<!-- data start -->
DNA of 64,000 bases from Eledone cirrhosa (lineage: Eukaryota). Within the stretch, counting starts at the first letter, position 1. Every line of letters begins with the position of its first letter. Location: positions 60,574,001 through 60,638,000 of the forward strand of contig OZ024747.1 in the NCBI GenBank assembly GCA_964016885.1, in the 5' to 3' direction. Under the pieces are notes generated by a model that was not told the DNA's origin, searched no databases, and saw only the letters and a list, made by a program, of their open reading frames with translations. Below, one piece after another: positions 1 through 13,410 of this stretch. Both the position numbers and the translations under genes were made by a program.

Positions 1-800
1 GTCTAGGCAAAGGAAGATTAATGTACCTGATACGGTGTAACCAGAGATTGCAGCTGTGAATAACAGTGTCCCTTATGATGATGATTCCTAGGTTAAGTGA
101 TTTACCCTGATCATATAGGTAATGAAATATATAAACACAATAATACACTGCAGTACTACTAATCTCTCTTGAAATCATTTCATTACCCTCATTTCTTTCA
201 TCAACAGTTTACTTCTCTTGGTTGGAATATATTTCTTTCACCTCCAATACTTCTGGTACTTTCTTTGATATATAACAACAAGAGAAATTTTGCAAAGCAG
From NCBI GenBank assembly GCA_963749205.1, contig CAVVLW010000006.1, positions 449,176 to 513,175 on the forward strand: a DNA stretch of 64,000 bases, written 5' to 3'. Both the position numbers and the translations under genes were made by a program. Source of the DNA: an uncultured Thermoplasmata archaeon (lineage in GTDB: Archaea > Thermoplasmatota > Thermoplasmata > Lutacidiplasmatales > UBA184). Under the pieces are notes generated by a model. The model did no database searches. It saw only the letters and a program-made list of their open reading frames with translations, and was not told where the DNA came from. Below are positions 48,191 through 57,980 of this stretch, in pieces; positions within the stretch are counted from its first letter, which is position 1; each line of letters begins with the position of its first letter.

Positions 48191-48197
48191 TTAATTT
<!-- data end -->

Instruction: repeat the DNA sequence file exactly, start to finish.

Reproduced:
DNA of 64,000 bases from Eledone cirrhosa (lineage: Eukaryota). Within the stretch, counting starts at the first letter, position 1. Every line of letters begins with the position of its first letter. Location: positions 60,574,001 through 60,638,000 of the forward strand of contig OZ024747.1 in the NCBI GenBank assembly GCA_964016885.1, in the 5' to 3' direction. Under the pieces are notes generated by a model that was not told the DNA's origin, searched no databases, and saw only the letters and a list, made by a program, of their open reading frames with translations. Below, one piece after another: positions 1 through 13,410 of this stretch. Both the position numbers and the translations under genes were made by a program.

Positions 1-800
1 GTCTAGGCAAAGGAAGATTAATGTACCTGATACGGTGTAACCAGAGATTGCAGCTGTGAATAACAGTGTCCCTTATGATGATGATTCCTAGGTTAAGTGA
101 TTTACCCTGATCATATAGGTAATGAAATATATAAACACAATAATACACTGCAGTACTACTAATCTCTCTTGAAATCATTTCATTACCCTCATTTCTTTCA
201 TCAACAGTTTACTTCTCTTGGTTGGAATATATTTCTTTCACCTCCAATACTTCTGGTACTTTCTTTGATATATAACAACAAGAGAAATTTTGCAAAGCAG
From NCBI GenBank assembly GCA_963749205.1, contig CAVVLW010000006.1, positions 449,176 to 513,175 on the forward strand: a DNA stretch of 64,000 bases, written 5' to 3'. Both the position numbers and the translations under genes were made by a program. Source of the DNA: an uncultured Thermoplasmata archaeon (lineage in GTDB: Archaea > Thermoplasmatota > Thermoplasmata > Lutacidiplasmatales > UBA184). Under the pieces are notes generated by a model. The model did no database searches. It saw only the letters and a program-made list of their open reading frames with translations, and was not told where the DNA came from. Below are positions 48,191 through 57,980 of this stretch, in pieces; positions within the stretch are counted from its first letter, which is position 1; each line of letters begins with the position of its first letter.

Positions 48191-48197
48191 TTAATTT